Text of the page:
It’s the end of the school term and tired, often burnt-out students, teachers and parents need a break. This is the perfect opportunity to rest and prepare for the next term. It’s also a time for consolidation of knowledge and skills.
We’re not suggesting school holidays aren’t for fun. They are! They’re for reconnecting with family and friends in ways for which you don’t have time during the school term. They’re for a little spoiling, and some fun late nights. Less routine and more spontaneity.
However, any type of break from the routine of school can be disruptive to a student’s learning momentum. Especially in light of recent temporary school closures and a necessary move to alternate learning methods.
So here are five tactics to encourage students to continue their learning during school holidays.
Make plans for no plans
There’s no need to have each minute of the break planned in advance. Allow children to find ways to entertain themselves.
Boredom leads to creativity in how one approaches challenges and finds wonderment. “Children need time to themselves – to switch off from the bombardment of the outside world, to daydream, pursue their own thoughts and occupations, and discover personal interests and gifts” summarises Teresa Belton.
And if they need a little push, encourage them to pick a book for the love of the genre, engage them in conversation about the world around them and current events or issue a challenge applicable to their age.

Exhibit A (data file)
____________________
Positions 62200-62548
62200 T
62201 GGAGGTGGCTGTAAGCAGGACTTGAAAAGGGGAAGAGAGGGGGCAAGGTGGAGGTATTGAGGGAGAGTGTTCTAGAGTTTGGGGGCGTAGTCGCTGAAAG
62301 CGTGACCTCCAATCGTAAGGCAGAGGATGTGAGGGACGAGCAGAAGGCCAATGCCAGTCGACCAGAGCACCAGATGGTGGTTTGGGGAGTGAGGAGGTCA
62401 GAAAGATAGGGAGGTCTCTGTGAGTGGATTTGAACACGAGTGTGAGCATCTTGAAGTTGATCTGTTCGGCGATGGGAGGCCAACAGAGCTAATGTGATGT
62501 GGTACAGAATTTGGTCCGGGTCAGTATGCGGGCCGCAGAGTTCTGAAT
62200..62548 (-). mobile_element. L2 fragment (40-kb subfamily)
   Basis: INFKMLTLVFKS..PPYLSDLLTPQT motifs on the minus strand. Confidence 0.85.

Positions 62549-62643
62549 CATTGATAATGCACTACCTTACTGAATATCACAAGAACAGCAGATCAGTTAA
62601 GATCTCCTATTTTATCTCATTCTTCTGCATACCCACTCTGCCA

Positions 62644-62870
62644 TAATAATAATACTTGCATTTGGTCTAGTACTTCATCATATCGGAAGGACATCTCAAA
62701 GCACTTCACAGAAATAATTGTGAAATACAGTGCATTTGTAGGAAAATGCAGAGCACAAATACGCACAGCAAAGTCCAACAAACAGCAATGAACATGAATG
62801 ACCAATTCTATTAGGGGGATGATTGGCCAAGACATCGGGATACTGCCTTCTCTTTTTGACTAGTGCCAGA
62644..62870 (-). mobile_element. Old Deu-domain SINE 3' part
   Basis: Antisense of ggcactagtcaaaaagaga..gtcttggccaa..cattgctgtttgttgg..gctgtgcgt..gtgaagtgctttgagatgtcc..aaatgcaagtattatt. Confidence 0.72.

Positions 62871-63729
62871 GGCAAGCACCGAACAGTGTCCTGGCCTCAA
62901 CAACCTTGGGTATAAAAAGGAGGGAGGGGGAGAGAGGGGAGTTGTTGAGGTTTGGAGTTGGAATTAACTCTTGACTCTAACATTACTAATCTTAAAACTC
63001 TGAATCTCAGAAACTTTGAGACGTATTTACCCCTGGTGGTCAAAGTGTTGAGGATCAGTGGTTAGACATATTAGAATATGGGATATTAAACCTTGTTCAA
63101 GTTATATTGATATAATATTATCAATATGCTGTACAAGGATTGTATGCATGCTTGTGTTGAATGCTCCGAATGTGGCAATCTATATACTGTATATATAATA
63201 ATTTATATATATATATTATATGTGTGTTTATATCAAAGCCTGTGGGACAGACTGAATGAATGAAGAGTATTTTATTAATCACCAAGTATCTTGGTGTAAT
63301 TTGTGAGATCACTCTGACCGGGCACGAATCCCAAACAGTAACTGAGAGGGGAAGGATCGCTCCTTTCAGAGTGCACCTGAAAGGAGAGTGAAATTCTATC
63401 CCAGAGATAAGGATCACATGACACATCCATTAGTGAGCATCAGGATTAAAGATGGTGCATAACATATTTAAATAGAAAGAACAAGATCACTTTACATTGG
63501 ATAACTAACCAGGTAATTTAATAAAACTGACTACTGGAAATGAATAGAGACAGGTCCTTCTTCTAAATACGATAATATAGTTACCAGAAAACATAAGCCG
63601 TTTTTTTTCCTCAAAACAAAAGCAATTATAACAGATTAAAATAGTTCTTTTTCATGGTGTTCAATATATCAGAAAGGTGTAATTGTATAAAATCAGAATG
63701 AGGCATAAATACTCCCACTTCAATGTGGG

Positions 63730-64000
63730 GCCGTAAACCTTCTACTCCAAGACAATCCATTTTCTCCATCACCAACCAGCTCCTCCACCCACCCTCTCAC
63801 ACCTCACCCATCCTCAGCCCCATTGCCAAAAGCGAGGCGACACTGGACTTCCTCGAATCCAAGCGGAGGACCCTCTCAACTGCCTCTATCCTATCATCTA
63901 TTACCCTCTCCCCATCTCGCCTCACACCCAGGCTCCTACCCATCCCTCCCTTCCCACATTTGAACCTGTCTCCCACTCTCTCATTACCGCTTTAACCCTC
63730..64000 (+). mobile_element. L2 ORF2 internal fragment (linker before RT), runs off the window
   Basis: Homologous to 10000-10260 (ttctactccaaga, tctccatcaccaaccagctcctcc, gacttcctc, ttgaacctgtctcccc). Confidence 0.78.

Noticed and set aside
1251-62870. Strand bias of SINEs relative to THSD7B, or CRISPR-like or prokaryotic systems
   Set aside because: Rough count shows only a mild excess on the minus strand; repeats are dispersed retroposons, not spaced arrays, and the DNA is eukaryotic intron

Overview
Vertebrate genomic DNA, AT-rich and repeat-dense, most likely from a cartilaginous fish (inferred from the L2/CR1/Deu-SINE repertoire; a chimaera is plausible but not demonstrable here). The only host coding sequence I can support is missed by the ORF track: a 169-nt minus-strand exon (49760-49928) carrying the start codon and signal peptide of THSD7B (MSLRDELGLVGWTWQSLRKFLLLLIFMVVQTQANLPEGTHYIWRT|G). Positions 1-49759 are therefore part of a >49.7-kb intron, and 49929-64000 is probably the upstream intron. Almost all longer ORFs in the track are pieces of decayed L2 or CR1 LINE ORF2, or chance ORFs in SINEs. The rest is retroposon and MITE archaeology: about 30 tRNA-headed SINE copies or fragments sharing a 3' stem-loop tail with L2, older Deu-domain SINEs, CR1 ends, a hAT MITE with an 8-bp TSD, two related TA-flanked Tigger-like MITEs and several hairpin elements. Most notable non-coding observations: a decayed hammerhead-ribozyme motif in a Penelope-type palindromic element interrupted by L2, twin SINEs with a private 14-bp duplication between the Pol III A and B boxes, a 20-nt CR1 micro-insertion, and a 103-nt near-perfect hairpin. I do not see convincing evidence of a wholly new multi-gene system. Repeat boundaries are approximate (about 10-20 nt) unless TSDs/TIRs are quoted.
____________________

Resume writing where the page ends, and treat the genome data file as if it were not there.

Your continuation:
Get out into nature
Outside of the usual classroom setting, students will be enriched by new experiences. Getting in touch with the natural environment is one way to achieve this. Whether it’s physical activity, or a more meditative outing, research has proven outdoor spaces have numerous cognitive benefits, with restorative effects on a child’s attention.
Plus, observing those around them in person and not through a screen is a worthwhile activity in itself!
Visit educational attractions and facilities
Public health orders aside, there are myriad opportunities to expose your students to the wonders of museums, galleries and exhibitions. Far from books and screens, these facilities bring knowledge to life, whether that’s natural history, the ocean, flora and fauna, space, technology or pop culture.
This is an interactive, often tactile, experience. It’s also a disarming environment in which students are learning without realising they are. As Douglas Moore of the New York Hall of Science says “…no one ever failed at a science museum.”
Make screen time educational
Screens and digital forms of education are by now a way of life for many students. Rather than discourage screen time, lean on the benefits of building skills through digital media.
Of course, setting reasonable time allowances is important. If the platforms or programs they are using (like LiteracyPlanet!) are educational and safe, this is a valid, rewarding and enjoyable experience for students.
Read this useful checklist for healthy screen use.
Allow for rest and recoup time
This is our favourite tip. We all need the chance to recharge the batteries and to have no pressing deadlines, expectations or added stresses. Unquestionably, sleep is vital to a child’s development. Recent studies demonstrate sleep’s importance in consolidating learnings in word retention and committing this to memory.
After a day’s visit to a museum, a walk through the bush or time spent building knowledge through an educational program, sleep, void of additional work or pressure, will consolidate the student’s learning in whichever form it takes.
School holidays are excitedly anticipated for many reasons. And whether students are aware or not, the break presents a continuation of learning. Students need not lose momentum in their studies; they simply need direction towards new opportunities, so they start the next term refreshed and ready to go.